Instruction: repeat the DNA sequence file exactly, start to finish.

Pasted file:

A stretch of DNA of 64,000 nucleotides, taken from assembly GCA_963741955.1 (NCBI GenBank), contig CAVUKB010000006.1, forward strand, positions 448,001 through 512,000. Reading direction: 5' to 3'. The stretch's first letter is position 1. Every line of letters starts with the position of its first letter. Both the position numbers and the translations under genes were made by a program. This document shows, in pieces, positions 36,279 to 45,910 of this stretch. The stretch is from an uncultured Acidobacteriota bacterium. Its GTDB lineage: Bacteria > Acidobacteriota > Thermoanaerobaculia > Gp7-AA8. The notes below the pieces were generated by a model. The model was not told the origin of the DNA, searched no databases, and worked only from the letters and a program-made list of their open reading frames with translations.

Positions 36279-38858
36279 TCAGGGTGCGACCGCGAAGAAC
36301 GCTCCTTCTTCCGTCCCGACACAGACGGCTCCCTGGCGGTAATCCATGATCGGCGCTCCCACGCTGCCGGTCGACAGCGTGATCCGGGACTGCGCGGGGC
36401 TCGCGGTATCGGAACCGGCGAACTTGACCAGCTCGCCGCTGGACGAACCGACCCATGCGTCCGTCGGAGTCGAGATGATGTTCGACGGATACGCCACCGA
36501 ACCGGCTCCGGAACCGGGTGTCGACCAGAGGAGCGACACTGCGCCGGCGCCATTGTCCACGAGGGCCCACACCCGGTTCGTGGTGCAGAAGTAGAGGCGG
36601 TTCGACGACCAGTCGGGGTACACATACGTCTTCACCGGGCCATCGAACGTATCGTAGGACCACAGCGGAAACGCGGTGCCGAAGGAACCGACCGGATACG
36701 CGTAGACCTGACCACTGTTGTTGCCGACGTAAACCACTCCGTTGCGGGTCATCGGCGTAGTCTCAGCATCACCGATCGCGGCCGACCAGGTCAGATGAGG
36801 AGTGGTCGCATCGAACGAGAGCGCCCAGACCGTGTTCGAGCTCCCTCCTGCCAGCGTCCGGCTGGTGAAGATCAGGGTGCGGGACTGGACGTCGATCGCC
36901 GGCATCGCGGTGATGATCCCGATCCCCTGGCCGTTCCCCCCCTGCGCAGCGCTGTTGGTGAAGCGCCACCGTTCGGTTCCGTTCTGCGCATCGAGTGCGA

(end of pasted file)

A stretch of DNA of 64,000 nucleotides, taken from assembly GCA_963741955.1 (NCBI GenBank), contig CAVUKB010000006.1, forward strand, positions 448,001 through 512,000. Reading direction: 5' to 3'. The stretch's first letter is position 1. Every line of letters starts with the position of its first letter. Both the position numbers and the translations under genes were made by a program. This document shows, in pieces, positions 36,279 to 45,910 of this stretch. The stretch is from an uncultured Acidobacteriota bacterium. Its GTDB lineage: Bacteria > Acidobacteriota > Thermoanaerobaculia > Gp7-AA8. The notes below the pieces were generated by a model. The model was not told the origin of the DNA, searched no databases, and worked only from the letters and a program-made list of their open reading frames with translations.

Positions 36279-38858
36279 TCAGGGTGCGACCGCGAAGAAC
36301 GCTCCTTCTTCCGTCCCGACACAGACGGCTCCCTGGCGGTAATCCATGATCGGCGCTCCCACGCTGCCGGTCGACAGCGTGATCCGGGACTGCGCGGGGC
36401 TCGCGGTATCGGAACCGGCGAACTTGACCAGCTCGCCGCTGGACGAACCGACCCATGCGTCCGTCGGAGTCGAGATGATGTTCGACGGATACGCCACCGA
36501 ACCGGCTCCGGAACCGGGTGTCGACCAGAGGAGCGACACTGCGCCGGCGCCATTGTCCACGAGGGCCCACACCCGGTTCGTGGTGCAGAAGTAGAGGCGG
36601 TTCGACGACCAGTCGGGGTACACATACGTCTTCACCGGGCCATCGAACGTATCGTAGGACCACAGCGGAAACGCGGTGCCGAAGGAACCGACCGGATACG
36701 CGTAGACCTGACCACTGTTGTTGCCGACGTAAACCACTCCGTTGCGGGTCATCGGCGTAGTCTCAGCATCACCGATCGCGGCCGACCAGGTCAGATGAGG
36801 AGTGGTCGCATCGAACGAGAGCGCCCAGACCGTGTTCGAGCTCCCTCCTGCCAGCGTCCGGCTGGTGAAGATCAGGGTGCGGGACTGGACGTCGATCGCC
36901 GGCATCGCGGTGATGATCCCGATCCCCTGGCCGTTCCCCCCCTGCGCAGCGCTGTTGGTGAAGCGCCACCGTTCGGTTCCGTTCTGCGCATCGAGTGCGA